15 July 2010

the giving tree.

the Giving Tree, originally uploaded by Luna Soledad.

I remember the first time I heard that poem. I don't recall how old I was nor what grade I was in, but I do remember I was young and in elementary school and my friend Amy had brought in Shel Silverstein's book, "The Giving Tree," to share with the class...

Instantly my young self fell in love with the poem thinking about the sweetness of magical friends and what a good tree it was to the little boy...

However, age and experience does tends to change one's perspective doesn't it?

I remember a couple of years ago when I was hit with a sudden burst of nostalgia for The Muppet Show and purchased several DVD's to watch with my daughter, containing fantastically classic episodes with stars like Carol Burnette, Peter Sellers, Steve Martin, Elton John, and Julie Andrews... I was amazed at the amount of adult humor each show contained -- stuff that had sailed right over my head as a child. I had watched The Muppet Show faithfully as a little girl (back before remote controls when the TV Guide told you what was on and when) and each episode was new to me all over again and I still love it. But, some thirty years later, I am watching with a different pair of eyes...

And The Giving Tree, well, it's no longer that happy childhood poem for me. --It's a sad reality. It's life in full circle. And as we age and endure all that life throws at us, our experiences deepening in steep gashes, that circle repeats: as the boy, as the tree, as the boy, as the tree...

The Giving Tree
by Shel Silverstein

Once there was a tree....
and she loved a little boy.
And everyday the boy would come
and he would gather her leaves
and make them into crowns
and play king of the forest.
He would climb up her trunk
and swing from her branches
and eat apples.
And they would play hide-and-go-seek.
And when he was tired,
he would sleep in her shade.
And the boy loved the tree....
very much.
And the tree was happy.
But time went by.
And the boy grew older.
And the tree was often alone.
Then one day the boy came to the tree
and the tree said, "Come, Boy, come and
climb up my trunk and swing from my
branches and eat apples and play in my
shade and be happy."
"I am too big to climb and play" said
the boy.
"I want to buy things and have fun.
I want some money?"
"I'm sorry," said the tree, "but I
have no money.
I have only leaves and apples.
Take my apples, Boy, and sell them in
the city. Then you will have money and
you will be happy."
And so the boy climbed up the
tree and gathered her apples
and carried them away.
And the tree was happy.
But the boy stayed away for a long time....
and the tree was sad.
And then one day the boy came back
and the tree shook with joy
and she said, "Come, Boy, climb up my trunk
and swing from my branches and be happy."
"I am too busy to climb trees," said the boy.
"I want a house to keep me warm," he said.
"I want a wife and I want children,
and so I need a house.
Can you give me a house?"
"I have no house," said the tree.
"The forest is my house,
but you may cut off
my branches and build a
house. Then you will be happy."

And so the boy cut off her branches
and carried them away
to build his house.
And the tree was happy.
But the boy stayed away for a long time.
And when he came back,
the tree was so happy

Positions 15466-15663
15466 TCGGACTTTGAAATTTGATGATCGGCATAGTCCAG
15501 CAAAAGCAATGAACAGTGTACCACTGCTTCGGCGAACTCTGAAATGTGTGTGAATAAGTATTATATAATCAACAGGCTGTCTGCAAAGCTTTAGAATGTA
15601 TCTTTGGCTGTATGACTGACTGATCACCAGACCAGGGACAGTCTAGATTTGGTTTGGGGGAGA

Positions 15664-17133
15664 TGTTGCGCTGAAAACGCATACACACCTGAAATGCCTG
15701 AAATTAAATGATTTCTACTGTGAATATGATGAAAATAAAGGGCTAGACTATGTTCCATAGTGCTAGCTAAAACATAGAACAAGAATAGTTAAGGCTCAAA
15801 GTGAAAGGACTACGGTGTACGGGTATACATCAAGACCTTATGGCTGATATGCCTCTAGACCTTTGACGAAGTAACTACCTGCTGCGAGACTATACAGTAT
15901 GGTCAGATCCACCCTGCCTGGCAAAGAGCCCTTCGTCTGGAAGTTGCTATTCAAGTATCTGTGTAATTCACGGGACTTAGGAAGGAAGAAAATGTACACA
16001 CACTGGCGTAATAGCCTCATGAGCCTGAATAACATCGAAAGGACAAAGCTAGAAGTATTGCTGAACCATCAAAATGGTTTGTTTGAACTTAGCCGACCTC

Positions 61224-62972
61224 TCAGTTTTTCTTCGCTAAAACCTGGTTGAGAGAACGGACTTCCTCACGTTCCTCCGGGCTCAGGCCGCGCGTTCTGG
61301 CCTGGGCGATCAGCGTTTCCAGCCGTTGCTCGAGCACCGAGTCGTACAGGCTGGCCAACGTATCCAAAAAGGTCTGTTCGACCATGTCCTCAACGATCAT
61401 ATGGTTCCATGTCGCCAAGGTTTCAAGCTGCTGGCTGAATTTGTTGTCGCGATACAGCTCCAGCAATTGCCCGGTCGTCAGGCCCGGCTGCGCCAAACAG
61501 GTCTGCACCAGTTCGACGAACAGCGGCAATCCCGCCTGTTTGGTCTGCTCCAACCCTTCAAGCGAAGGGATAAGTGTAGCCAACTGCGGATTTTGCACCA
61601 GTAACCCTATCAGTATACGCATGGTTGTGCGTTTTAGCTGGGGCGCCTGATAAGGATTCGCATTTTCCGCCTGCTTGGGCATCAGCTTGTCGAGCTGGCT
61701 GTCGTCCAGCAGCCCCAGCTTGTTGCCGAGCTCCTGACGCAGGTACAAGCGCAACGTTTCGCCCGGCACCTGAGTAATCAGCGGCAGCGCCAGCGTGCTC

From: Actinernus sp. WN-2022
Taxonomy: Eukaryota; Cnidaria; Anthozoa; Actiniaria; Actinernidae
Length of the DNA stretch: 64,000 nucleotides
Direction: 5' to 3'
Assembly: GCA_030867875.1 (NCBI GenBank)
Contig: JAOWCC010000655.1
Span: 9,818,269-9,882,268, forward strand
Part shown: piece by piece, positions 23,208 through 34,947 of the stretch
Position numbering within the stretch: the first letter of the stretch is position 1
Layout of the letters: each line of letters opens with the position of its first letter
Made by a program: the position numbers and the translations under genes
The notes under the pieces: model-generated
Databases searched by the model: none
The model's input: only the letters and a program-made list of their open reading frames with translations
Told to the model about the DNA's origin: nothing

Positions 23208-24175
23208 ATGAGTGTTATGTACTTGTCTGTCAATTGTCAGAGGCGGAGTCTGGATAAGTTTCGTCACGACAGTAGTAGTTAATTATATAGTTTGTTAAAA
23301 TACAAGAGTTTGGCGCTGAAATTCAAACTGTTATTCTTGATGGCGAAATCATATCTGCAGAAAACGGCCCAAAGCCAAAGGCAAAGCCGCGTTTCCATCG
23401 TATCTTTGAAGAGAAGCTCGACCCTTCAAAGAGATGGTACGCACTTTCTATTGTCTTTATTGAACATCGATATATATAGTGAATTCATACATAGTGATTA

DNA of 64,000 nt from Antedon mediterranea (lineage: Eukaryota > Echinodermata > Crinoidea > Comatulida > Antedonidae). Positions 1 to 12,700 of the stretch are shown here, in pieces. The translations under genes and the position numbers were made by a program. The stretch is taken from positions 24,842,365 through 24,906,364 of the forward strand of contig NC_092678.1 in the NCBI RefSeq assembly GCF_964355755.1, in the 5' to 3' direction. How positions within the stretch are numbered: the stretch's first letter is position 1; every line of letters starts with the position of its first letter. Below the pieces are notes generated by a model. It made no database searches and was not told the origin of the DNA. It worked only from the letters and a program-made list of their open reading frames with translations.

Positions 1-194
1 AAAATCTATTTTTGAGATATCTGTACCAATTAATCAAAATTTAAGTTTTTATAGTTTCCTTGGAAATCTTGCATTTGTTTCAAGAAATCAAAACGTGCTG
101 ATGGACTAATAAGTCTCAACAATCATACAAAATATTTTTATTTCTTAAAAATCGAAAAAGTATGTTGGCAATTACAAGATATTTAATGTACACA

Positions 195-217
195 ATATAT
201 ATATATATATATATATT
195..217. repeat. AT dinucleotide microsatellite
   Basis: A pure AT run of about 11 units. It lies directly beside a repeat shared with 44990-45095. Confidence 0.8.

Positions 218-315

she could hardly speak.
"Come, Boy," she whispered,
"come and play."
"I am too old and sad to play,"
said the boy.
"I want a boat that will
take me far away from here.
Can you give me a boat?"
"Cut down my trunk
and make a boat," said the tree.
"Then you can sail away...
and be happy."
And so the boy cut down her trunk
and made a boat and sailed away.
And the tree was happy
... but not really.

And after a long time
the boy came back again.
"I am sorry, Boy,"
said the tree, "but I have nothing
left to give you -
My apples are gone."
"My teeth are too weak
for apples," said the boy.
"My branches are gone,"
said the tree. "You
cannot swing on them - "
"I am too old to swing
on branches," said the boy.
"My trunk is gone," said the tree.
"You cannot climb - "
"I am too tired to climb" said the boy.
"I am sorry," sighed the tree.
"I wish that I could give you something....
but I have nothing left.
I am just an old stump.
I am sorry...."
"I don't need very much now," said the boy.
"just a quiet place to sit and rest.
I am very tired."
"Well," said the tree, straightening
herself up as much as she could,
"well, an old stump is good for sitting and resting
Come, Boy, sit down. Sit down and rest."
And the boy did.
And the tree was happy.


  1. Yup, I agree, different time, different eyes. I think the Pee Wee Herman show made this all very evident. Most kids shows are written by adults and adults are mostly all about me me me. And that is what really makes kids shows great. As usual your post give way to thought.

  2. I must have lived under a rock, becuase I had never even HEARD of The Giving Tree until last year. All these ladies at school were going on and on about how great it is. So I picked it up.

    I could not believe what a rude, selfish little boy this was. Give me, give me, give me more. What is that teaching our kids? How horrible! I hated it, and probably made a few enemies for opening other people's eyes to the dark side of the book. :(

    I still love my Cat in the Hat. How can you beat that??

  3. Yes, the Cat in the Hat ROCKS! (one of the few ASL signs my daughter will spontaneously sign: "cat in hat")

    Bit o' trivia for you... Did you know that prior to his genius children's books, Theodor Seuss Geisel was a political cartoonist during WWII? Amazing contrast. Seeing his previous works won't make you love the Cat any less, but it's kinda like finding out that Mr. Roger's was a Green Beret and a minister!

  4. Crystal -- one of my favourite websites to sit and browse and dream about buying things: